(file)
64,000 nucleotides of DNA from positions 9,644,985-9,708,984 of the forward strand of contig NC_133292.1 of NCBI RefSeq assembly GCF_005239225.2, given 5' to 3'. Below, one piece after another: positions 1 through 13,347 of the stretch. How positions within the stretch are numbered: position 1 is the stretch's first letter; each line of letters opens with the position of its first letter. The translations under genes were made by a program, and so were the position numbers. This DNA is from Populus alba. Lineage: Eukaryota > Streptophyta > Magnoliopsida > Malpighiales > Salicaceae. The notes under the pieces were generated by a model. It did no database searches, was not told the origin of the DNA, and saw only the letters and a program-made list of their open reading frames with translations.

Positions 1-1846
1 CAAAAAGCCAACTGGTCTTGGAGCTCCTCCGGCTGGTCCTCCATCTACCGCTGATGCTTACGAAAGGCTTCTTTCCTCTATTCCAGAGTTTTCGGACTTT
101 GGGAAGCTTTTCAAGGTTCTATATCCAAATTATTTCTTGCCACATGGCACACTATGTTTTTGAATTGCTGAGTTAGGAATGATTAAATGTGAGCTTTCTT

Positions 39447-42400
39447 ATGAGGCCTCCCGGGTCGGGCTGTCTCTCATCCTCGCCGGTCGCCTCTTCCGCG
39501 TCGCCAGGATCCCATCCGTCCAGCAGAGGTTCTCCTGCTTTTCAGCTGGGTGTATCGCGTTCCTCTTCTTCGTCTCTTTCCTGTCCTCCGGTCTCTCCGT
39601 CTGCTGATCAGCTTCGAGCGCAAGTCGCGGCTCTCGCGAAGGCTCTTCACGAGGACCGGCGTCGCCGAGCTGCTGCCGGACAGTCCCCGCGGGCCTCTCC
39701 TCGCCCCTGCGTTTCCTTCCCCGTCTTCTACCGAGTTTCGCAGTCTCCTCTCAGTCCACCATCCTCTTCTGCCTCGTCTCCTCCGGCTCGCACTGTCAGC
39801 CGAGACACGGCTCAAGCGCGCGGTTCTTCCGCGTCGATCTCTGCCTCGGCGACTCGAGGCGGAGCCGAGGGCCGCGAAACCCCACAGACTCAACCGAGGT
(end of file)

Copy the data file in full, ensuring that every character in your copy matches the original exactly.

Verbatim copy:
64,000 nucleotides of DNA from positions 9,644,985-9,708,984 of the forward strand of contig NC_133292.1 of NCBI RefSeq assembly GCF_005239225.2, given 5' to 3'. Below, one piece after another: positions 1 through 13,347 of the stretch. How positions within the stretch are numbered: position 1 is the stretch's first letter; each line of letters opens with the position of its first letter. The translations under genes were made by a program, and so were the position numbers. This DNA is from Populus alba. Lineage: Eukaryota > Streptophyta > Magnoliopsida > Malpighiales > Salicaceae. The notes under the pieces were generated by a model. It did no database searches, was not told the origin of the DNA, and saw only the letters and a program-made list of their open reading frames with translations.

Positions 1-1846
1 CAAAAAGCCAACTGGTCTTGGAGCTCCTCCGGCTGGTCCTCCATCTACCGCTGATGCTTACGAAAGGCTTCTTTCCTCTATTCCAGAGTTTTCGGACTTT
101 GGGAAGCTTTTCAAGGTTCTATATCCAAATTATTTCTTGCCACATGGCACACTATGTTTTTGAATTGCTGAGTTAGGAATGATTAAATGTGAGCTTTCTT

Positions 39447-42400
39447 ATGAGGCCTCCCGGGTCGGGCTGTCTCTCATCCTCGCCGGTCGCCTCTTCCGCG
39501 TCGCCAGGATCCCATCCGTCCAGCAGAGGTTCTCCTGCTTTTCAGCTGGGTGTATCGCGTTCCTCTTCTTCGTCTCTTTCCTGTCCTCCGGTCTCTCCGT
39601 CTGCTGATCAGCTTCGAGCGCAAGTCGCGGCTCTCGCGAAGGCTCTTCACGAGGACCGGCGTCGCCGAGCTGCTGCCGGACAGTCCCCGCGGGCCTCTCC
39701 TCGCCCCTGCGTTTCCTTCCCCGTCTTCTACCGAGTTTCGCAGTCTCCTCTCAGTCCACCATCCTCTTCTGCCTCGTCTCCTCCGGCTCGCACTGTCAGC
39801 CGAGACACGGCTCAAGCGCGCGGTTCTTCCGCGTCGATCTCTGCCTCGGCGACTCGAGGCGGAGCCGAGGGCCGCGAAACCCCACAGACTCAACCGAGGT